Using smart card and GPS data for policy and planning: The case of Transantiago
place - south america, mode - bus, technology - automatic vehicle monitoring, technology - geographic information systems, technology - passenger information, technology - ticketing systems, planning - service quality
Public transport, Passive data, Automatic vehicle location, Automatic fare collection
The introduction in 2007 of a new public transport system in Santiago, Chile, brought to us an unexpected gift: the availability of Big Data; massive amounts of passive data obtained from technological devices installed to control the operation of buses and to administer the fare collection process. Many other cities in the world have experienced the same, and sooner or later, this is likely to happen everywhere. Seeing this opportunity, many researchers have developed tools to obtain valuable information from the available data. However, the case of Transantiago is particularly advantageous because all buses have GPS devices and the smart card presents an overall 97% penetration rate.
We describe a successful experience of collaboration between academia and the public transport authority to develop tools based on passive data processing. We include a brief description of the Transantiago system and the agreements made to develop the aforementioned tools. We also describe the methods developed to obtain valuable information like public transport trips origin-destination matrices, speed profiles of buses and service quality indicators, among others. Several examples of specific uses of the information for public transport policy and planning in Santiago are presented. The paper concludes with a discussion of what else can be obtained from this data and why we believe that this can change the way we do transport planning.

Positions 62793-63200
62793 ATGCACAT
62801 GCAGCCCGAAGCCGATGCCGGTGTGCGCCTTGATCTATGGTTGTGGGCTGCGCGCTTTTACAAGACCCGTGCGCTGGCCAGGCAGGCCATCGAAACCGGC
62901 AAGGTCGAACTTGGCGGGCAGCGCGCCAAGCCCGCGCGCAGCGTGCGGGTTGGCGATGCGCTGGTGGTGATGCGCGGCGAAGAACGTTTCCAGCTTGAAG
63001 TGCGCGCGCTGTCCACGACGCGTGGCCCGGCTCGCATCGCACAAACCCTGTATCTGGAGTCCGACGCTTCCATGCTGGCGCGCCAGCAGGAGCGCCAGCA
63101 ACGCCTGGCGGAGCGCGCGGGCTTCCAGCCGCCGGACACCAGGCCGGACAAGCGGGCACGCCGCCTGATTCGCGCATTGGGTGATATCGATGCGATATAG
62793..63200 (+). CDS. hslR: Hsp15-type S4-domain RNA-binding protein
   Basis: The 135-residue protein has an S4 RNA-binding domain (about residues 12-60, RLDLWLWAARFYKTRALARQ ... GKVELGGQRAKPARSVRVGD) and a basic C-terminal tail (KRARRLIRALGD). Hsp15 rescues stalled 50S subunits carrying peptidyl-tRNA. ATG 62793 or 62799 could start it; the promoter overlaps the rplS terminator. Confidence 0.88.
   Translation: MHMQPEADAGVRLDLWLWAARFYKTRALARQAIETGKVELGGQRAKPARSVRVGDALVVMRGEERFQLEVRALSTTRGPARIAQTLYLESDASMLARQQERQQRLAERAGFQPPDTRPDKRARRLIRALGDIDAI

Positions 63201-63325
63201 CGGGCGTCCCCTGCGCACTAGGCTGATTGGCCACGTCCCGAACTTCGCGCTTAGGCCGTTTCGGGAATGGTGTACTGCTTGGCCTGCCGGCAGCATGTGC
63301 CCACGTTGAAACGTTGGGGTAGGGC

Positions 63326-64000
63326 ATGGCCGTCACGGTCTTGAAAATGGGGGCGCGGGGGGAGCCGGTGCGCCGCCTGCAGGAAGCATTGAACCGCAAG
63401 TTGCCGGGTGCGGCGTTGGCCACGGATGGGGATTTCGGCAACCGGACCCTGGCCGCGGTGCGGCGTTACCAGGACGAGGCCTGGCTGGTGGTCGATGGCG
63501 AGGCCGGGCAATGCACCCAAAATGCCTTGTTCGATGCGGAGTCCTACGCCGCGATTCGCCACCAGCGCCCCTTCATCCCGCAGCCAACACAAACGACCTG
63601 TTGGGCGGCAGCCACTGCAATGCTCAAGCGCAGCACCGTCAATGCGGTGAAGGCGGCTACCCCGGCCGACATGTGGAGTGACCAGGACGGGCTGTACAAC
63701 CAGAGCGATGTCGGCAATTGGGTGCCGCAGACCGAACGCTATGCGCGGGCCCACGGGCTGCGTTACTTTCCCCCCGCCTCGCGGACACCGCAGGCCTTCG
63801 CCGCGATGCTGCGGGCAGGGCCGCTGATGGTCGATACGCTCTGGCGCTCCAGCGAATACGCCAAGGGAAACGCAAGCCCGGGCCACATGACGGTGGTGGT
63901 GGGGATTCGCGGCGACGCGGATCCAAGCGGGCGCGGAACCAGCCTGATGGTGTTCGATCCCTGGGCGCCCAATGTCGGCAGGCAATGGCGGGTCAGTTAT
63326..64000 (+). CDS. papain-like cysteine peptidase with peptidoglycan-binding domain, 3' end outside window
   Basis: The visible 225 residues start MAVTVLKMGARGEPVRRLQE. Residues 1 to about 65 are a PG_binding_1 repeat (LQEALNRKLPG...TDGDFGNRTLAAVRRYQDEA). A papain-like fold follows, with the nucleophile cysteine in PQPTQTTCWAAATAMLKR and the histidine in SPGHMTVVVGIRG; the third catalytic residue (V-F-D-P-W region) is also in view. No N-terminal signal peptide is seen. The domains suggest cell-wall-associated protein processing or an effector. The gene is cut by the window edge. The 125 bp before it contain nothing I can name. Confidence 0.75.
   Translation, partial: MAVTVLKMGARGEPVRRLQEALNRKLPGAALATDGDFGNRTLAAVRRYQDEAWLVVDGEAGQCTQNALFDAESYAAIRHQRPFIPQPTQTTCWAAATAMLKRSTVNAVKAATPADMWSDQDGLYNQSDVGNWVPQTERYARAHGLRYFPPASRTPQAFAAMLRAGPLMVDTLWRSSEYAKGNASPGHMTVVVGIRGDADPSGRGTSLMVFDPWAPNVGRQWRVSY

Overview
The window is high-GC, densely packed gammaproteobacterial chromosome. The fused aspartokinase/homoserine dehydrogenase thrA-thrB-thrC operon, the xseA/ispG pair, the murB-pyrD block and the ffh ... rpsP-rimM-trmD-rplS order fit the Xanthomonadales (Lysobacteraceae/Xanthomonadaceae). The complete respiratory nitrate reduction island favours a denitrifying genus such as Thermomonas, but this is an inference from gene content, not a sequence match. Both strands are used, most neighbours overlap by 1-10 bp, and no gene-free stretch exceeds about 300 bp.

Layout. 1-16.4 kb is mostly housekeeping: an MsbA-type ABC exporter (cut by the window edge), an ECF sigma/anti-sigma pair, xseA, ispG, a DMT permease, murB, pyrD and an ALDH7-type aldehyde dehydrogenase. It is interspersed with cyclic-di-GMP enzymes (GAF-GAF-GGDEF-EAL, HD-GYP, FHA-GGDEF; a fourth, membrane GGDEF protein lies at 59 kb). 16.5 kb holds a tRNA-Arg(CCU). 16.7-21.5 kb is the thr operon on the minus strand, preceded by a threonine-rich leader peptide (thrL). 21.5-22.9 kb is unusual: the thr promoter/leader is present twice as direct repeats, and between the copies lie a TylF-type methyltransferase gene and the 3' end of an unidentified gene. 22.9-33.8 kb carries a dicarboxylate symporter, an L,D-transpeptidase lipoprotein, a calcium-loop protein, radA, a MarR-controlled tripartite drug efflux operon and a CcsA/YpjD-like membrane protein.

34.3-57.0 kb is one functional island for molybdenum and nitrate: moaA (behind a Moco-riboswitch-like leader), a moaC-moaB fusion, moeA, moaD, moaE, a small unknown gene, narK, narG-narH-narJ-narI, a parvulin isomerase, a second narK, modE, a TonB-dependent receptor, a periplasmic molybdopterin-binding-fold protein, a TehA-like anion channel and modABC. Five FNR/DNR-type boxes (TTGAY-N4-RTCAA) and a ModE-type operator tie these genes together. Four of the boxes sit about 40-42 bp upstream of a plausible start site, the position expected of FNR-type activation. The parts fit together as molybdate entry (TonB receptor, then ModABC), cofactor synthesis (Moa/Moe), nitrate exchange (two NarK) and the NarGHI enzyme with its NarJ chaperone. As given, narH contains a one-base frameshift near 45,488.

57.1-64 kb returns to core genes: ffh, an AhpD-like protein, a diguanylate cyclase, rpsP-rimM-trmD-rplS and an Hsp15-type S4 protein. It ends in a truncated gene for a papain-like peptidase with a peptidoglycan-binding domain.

Permission to publish the abstract has been given by Elsevier, copyright remains with them.
Gschwender, A., Munizaga, M., & Simonetti, C. (2016). Using smart card and GPS data for policy and planning: The case of Transantiago. Research in Transportation Economics, Available online 23 September 2016. In Press, Corrected Proof — Note to users.